The Rudolph Continuous Indexer briefly competed with Melvil Dewey’s card catalog for favor among libraries and librarians. In spite of its ingenuity, it was perhaps doomed to fail. Today it survives as a fascinating artifact of library science.
Invented by Newberry Assistant Librarian Alexander J. Rudolph, the continuous indexer consisted of a chain of card holders wrapped around two hexagonal drums inside a wooden box. Each card holder contained a list of bibliographic information for individual collection items. By turning a crank, users activated the hexagonal drums, which revolved to display a continuous stream of cards under a glass lid.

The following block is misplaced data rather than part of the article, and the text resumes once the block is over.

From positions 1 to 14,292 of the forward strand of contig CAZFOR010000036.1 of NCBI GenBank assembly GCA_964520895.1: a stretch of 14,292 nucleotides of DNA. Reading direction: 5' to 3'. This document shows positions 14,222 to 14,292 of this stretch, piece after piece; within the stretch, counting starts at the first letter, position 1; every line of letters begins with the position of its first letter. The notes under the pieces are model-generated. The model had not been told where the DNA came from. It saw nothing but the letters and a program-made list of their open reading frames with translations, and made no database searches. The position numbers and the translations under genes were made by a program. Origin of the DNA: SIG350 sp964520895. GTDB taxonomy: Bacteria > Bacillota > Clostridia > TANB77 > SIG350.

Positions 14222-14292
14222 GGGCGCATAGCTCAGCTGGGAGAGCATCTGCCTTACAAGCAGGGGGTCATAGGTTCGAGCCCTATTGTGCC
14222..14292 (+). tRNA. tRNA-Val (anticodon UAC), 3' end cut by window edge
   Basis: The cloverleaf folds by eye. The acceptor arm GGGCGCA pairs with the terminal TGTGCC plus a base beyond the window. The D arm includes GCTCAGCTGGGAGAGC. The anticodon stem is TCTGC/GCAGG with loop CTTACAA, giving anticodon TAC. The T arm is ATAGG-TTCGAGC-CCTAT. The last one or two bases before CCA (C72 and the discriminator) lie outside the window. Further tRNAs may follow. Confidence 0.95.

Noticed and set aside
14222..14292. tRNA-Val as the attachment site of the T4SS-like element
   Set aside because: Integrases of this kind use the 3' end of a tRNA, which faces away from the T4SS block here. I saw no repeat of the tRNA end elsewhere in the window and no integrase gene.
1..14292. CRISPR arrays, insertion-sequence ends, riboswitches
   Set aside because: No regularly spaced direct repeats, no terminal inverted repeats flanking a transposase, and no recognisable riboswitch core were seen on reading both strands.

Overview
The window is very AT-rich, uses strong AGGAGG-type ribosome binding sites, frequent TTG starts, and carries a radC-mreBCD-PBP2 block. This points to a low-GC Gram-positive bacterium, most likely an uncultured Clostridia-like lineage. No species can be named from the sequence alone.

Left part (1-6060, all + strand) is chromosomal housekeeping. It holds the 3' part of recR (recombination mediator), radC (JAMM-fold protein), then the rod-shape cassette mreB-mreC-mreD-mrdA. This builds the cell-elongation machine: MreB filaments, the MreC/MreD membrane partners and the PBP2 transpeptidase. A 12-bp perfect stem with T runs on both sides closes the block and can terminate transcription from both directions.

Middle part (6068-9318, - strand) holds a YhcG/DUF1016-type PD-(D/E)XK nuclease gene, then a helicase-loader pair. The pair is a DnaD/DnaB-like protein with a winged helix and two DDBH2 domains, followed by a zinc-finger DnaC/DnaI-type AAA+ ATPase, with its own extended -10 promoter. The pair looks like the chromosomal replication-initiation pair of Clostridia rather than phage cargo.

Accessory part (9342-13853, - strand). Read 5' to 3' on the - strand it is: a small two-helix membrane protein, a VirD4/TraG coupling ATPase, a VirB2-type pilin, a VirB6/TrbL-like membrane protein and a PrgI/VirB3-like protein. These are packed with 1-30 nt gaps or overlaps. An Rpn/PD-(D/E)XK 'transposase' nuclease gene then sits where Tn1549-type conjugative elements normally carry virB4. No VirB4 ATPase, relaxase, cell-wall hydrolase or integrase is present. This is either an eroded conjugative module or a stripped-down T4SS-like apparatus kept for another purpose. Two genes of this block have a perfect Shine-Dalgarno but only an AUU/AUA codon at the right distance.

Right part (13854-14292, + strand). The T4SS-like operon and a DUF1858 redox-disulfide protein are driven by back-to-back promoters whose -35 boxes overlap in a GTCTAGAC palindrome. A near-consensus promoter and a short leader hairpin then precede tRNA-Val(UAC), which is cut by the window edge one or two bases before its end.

For a period of time, the Rudolph Continuous Indexer appeared to gain traction in the library world. It was used by the San Francisco Public Library and proudly displayed as part of the Bureau of Education’s exhibit at the 1893 World’s Columbian Exposition in Chicago.
A promotional pamphlet from the time highlighted how efficiently it allowed librarians to store and display information: “It is one of the greatest labor-saving and time-saving inventions ever brought to the attention of librarians and keepers of records.”
So why didn’t the Rudolph Continuous Indexer beat out the card catalog to become the standard bibliographic tool of the 20th century? Rudolph’s invention had a fatal flaw: it wasn’t scalable. Unlike the card catalog, only one person could turn the crank and view the contents of a continuous indexer at a time.
You can find a Rudolph Continuous Indexer on display at the Newberry, in the Blatchford Reference Center on the third floor of the library.